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In today’s lesson, we’re going to explore the fascinating world of homophones. These are words that sound the same but have different meanings, and sometimes can be tricky for English learners.
Don’t worry, though! By the end of this episode, you’ll have a solid understanding of homophones and be able to use them confidently in your everyday conversations.
Before you start listening, make sure to get the transcript on my website: SpeakEnglishPodcast.com
So, let’s dive in!
Homophones are words that are pronounced the same but have different meanings and may be spelled differently. They can often cause confusion, as they sound identical, but their meanings can vary. Let’s explore some common examples of homophones to help clarify their usage.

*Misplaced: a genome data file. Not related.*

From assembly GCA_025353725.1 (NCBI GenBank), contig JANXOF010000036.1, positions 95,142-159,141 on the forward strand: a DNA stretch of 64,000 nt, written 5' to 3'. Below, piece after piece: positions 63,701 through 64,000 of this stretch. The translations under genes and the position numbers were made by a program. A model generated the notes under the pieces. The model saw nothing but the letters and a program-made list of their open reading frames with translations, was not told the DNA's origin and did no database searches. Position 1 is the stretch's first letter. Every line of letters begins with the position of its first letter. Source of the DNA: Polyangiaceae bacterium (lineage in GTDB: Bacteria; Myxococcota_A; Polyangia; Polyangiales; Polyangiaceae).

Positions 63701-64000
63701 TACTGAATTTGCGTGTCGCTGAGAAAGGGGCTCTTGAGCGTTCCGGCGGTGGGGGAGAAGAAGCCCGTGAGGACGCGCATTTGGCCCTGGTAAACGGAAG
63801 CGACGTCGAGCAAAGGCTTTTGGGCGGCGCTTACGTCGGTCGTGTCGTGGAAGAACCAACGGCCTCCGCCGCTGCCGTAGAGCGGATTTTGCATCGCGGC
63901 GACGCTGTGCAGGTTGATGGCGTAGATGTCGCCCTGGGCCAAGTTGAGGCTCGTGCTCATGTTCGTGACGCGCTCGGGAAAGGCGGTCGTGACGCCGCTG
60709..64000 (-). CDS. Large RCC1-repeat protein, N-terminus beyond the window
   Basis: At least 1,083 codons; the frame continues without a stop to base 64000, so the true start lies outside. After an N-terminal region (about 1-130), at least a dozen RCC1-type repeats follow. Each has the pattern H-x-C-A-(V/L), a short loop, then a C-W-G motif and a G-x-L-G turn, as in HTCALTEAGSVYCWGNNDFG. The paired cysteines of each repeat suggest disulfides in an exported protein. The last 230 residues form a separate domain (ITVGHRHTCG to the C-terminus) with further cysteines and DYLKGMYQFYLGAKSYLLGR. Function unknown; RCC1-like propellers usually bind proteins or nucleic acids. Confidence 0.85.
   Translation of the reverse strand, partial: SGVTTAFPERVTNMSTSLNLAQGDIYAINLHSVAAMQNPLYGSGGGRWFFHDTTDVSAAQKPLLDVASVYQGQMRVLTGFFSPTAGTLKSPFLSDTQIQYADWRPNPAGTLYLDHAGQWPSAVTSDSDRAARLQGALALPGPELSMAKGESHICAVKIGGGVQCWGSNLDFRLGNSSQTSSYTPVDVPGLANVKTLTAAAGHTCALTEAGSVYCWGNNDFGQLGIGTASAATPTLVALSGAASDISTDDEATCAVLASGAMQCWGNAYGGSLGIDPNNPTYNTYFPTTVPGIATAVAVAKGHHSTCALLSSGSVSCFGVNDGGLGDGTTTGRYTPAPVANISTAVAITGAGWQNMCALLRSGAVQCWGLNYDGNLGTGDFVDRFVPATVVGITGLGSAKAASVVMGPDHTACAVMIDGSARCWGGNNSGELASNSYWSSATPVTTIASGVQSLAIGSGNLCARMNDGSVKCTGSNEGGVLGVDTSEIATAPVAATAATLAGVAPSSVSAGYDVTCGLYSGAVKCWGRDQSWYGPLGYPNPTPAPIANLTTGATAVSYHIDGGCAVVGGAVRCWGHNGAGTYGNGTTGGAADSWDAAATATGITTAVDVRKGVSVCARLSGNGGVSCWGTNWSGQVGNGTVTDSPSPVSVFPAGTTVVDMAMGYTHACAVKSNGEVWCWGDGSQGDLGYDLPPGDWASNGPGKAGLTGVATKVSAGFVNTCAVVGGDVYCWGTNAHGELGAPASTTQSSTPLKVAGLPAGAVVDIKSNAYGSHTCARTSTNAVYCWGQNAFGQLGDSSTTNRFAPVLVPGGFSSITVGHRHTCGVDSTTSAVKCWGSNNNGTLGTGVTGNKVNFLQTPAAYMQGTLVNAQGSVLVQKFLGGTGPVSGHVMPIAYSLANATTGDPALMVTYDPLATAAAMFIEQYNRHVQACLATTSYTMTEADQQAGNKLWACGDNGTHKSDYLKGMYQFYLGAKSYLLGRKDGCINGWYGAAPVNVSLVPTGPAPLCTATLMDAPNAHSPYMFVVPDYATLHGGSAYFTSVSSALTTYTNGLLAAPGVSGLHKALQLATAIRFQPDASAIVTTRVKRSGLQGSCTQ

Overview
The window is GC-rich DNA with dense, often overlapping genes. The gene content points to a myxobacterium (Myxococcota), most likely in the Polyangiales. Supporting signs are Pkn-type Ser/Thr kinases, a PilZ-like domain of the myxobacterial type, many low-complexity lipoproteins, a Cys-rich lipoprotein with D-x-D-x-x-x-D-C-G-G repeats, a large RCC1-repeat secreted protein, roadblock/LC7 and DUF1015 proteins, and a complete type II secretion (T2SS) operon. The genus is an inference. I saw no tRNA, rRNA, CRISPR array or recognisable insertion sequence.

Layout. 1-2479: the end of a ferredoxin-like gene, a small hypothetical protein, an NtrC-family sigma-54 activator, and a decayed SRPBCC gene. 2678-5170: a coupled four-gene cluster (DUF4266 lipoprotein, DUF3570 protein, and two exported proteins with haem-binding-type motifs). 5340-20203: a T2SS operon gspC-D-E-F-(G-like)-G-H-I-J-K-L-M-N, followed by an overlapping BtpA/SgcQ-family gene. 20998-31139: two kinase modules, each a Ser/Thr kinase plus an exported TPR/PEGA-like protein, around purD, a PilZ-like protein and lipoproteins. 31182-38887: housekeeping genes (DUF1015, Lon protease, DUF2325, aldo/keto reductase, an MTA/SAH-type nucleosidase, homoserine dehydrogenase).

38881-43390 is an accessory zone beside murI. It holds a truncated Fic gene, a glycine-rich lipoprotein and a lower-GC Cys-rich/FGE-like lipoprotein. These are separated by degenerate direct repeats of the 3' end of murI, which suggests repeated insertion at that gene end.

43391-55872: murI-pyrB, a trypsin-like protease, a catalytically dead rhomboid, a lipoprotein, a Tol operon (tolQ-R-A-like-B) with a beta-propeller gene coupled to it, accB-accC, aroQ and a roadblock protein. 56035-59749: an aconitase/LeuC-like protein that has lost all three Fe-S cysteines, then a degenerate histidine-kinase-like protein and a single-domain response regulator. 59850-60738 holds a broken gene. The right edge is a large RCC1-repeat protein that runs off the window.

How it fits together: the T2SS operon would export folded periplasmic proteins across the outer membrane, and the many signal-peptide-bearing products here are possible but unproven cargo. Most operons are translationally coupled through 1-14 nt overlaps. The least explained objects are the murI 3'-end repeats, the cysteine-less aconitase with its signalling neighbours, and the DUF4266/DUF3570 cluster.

Example 1: “Two,” “Too,” and “To”
Although they sound exactly alike, they have different meanings and uses.
“Two” refers to the number 2, such as “I have two cats.”
“Too” means also or in addition, for example, “I want to go too.”
“To” is a preposition used to express direction, purpose, or recipient, as in “I’m going to the park.”
Example 2: “There,” “Their,” “They’re”
Let’s break them down:
“There” is used to indicate a location or a point being discussed, like “The keys are over there.”
“Their” is a possessive pronoun that shows ownership, such as “They brought their books.”
“They’re” is a contraction of “they are,” as in “They’re going to the movies.”
Example 3: “Write” and “Right”
Our final example focuses on two words that sound identical but have distinct meanings:
“Write” means to put words on paper or create text, like “Please write your name.”
“Right” can refer to correctness, direction, or the opposite of left, such as
“The answer is right” or “Turn right at the intersection.”
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